Education Minnesota’s national affiliate—the National Education Association—is trying to hide its historical support of School Resource Officers on school grounds.
An article on its website (screenshot above) that called SROs “role models” for students and staff has recently been removed, along with an article titled, “Promoting school safety with a badge and a smile.” These were two of several examples of teachers’ unions past support of officers.
Why did the union decide to delete these articles? Is it ashamed of its own long-running role in the placement, funding and advocacy of SROs?
But why? Both the National Education Association and the American Federation of Teachers represent thousands of school security personnel, including SROs, reports Mike Antonucci. When President Obama proposed legislation in 2013 that included appropriating $150 million to hire SROs, both the NEA and the American Federation of Teachers supported the bill.
And teachers support SROs in schools. According to a recent survey by the EdWeek Research Center, only 23 percent of educators support removing police officers from schools. Thirty percent say officers are needed in their schools because “too many students are out of control.” Nearly 3 out of 4 teachers, principals, and district leaders say the officers are needed for protection against outsiders intent on doing harm to students and staff.
Teacher Quinn O’Callaghan writes that removing school officers puts an “unfair burden on teachers.”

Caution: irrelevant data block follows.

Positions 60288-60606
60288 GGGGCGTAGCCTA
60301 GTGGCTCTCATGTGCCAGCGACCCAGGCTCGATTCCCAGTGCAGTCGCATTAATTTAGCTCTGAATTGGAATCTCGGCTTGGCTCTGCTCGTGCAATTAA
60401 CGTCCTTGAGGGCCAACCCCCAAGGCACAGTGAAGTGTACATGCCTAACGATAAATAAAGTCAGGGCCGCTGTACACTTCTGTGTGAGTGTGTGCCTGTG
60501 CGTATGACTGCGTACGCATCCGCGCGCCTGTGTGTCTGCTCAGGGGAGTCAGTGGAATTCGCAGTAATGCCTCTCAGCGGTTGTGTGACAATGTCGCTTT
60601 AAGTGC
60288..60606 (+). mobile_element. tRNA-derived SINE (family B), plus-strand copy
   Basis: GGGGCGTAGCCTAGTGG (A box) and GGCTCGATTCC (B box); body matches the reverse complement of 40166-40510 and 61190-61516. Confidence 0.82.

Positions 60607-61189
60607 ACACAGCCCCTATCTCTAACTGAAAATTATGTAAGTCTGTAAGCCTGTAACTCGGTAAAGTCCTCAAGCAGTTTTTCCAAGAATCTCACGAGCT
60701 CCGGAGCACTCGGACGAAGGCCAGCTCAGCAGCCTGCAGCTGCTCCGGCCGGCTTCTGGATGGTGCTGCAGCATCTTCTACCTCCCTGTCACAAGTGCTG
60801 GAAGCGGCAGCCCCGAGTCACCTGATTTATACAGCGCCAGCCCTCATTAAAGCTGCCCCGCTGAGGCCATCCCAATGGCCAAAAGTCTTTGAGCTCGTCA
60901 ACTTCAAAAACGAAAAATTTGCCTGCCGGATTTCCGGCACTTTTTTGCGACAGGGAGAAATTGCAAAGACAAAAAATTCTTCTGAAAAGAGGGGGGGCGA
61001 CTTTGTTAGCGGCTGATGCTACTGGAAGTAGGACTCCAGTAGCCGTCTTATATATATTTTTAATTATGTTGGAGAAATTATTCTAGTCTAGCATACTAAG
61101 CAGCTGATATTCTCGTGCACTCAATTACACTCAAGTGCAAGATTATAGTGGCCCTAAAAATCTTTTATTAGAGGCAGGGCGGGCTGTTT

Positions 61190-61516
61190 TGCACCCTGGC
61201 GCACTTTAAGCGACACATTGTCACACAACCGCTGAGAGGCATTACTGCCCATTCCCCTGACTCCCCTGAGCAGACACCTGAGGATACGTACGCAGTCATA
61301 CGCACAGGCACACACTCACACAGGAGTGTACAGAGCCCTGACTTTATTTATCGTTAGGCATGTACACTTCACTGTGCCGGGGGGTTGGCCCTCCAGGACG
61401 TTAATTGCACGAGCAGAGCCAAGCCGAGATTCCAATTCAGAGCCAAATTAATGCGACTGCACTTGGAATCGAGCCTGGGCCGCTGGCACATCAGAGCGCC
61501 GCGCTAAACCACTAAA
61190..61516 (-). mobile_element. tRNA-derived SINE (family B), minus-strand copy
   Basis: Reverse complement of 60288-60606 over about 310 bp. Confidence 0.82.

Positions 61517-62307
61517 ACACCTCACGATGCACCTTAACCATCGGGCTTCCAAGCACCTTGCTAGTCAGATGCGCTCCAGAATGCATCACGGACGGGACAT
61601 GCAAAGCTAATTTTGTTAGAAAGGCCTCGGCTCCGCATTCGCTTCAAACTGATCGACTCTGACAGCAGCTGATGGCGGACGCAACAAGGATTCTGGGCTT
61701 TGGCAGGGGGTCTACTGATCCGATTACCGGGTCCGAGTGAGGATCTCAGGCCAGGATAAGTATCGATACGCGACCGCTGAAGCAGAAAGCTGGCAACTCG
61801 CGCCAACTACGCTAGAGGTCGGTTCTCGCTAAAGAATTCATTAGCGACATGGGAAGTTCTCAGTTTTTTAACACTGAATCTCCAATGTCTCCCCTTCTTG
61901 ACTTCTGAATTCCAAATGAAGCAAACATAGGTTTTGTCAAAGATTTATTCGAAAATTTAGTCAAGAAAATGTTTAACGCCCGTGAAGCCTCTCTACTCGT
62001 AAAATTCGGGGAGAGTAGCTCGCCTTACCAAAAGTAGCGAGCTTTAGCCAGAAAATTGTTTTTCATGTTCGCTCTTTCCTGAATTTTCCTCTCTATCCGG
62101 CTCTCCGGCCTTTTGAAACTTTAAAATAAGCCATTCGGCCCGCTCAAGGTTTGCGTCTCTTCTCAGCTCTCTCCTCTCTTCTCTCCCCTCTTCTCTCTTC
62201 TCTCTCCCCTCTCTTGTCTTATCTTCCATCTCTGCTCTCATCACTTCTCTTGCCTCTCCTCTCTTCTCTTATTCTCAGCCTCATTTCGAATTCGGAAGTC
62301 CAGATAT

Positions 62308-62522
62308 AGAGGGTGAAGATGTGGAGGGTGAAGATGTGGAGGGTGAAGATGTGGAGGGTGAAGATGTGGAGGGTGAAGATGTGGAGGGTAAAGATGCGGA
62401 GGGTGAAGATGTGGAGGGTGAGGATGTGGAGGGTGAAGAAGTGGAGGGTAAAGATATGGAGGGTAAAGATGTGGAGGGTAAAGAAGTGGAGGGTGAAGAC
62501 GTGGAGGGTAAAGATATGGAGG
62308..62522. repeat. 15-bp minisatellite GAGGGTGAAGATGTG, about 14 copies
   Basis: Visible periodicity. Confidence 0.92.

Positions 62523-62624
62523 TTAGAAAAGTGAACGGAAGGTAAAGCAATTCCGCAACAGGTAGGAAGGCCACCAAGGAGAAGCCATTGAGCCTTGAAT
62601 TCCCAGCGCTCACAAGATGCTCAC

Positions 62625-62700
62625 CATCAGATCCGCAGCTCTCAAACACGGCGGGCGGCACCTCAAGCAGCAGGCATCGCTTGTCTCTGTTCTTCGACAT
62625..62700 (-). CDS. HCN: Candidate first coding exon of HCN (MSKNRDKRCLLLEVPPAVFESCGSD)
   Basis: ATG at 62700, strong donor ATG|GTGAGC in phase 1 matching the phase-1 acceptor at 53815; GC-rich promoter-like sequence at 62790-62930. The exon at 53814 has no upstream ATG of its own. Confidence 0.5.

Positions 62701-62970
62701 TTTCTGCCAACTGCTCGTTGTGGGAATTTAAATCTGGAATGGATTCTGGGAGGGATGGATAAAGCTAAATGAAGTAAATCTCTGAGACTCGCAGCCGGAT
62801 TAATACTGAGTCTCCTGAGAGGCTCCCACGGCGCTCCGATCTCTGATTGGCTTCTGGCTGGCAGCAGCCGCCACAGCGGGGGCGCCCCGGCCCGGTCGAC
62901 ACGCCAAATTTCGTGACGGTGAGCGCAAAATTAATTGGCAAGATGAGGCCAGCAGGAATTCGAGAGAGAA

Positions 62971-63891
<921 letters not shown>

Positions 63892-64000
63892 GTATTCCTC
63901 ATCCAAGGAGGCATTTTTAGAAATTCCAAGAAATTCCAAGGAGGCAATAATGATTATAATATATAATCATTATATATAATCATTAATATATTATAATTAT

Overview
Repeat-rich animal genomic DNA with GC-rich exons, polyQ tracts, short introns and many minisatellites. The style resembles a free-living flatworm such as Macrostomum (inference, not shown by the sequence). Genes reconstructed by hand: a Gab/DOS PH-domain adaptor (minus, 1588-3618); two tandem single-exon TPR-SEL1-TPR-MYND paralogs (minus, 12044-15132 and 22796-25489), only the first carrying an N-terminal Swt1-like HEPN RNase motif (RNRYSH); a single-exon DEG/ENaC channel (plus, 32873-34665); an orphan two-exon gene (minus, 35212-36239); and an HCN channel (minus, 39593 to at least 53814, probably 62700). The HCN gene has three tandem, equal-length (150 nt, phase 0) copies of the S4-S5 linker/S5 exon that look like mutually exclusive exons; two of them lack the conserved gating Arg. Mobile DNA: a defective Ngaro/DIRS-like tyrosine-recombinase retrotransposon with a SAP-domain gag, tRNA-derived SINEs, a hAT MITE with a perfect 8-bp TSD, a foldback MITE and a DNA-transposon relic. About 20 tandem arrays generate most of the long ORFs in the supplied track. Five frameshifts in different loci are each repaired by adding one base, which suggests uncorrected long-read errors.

[A]s a teacher, I am not prepared, emotionally, legally, or in terms of training, to fulfill the role of safety officer. School staff, teachers included, are not always equipped to de-escalate high-risk situations, like brawls, potentially race- or sexuality-based violence, or use of weapons. These situations can’t — and shouldn’t — be handled by educators alone. Having safety officers in schools is about trying to ensure student safety. It’s also about making it so teachers don’t have to be first responders in dangerous situations, or assume legal responsibilities for developments far outside of the scope of their training.
Similarly, replacing police officers with “community members” or more social workers in guidance counselors does nothing to address that problem. As vital as community members and guidance counselors are in making a school work, there is no way that they can assume the job of a police officer without both committing to burdensome, physically demanding training, or taking away from their normal responsibilities.
Additionally, to ask school teachers to assume the responsibilities of a law officer is shifting a remarkable amount of labor onto teachers, who are already at the center of an overstressed, undersupported system.
If the teachers’ union no longer supports SROs that’s its choice, but it is undermining the preferences—and positions—of many of its members.
Educators, you do not have to financially support a union that ignores your concerns and supports groups that want to make classrooms less safe. Let Education Minnesota know its priorities are out of touch by opting out of union membership during the annual September Window (Sept. 1-30). If you create your letter here in advance, Educated Teachers MN will remind you by email to send your resignation letter in during the window.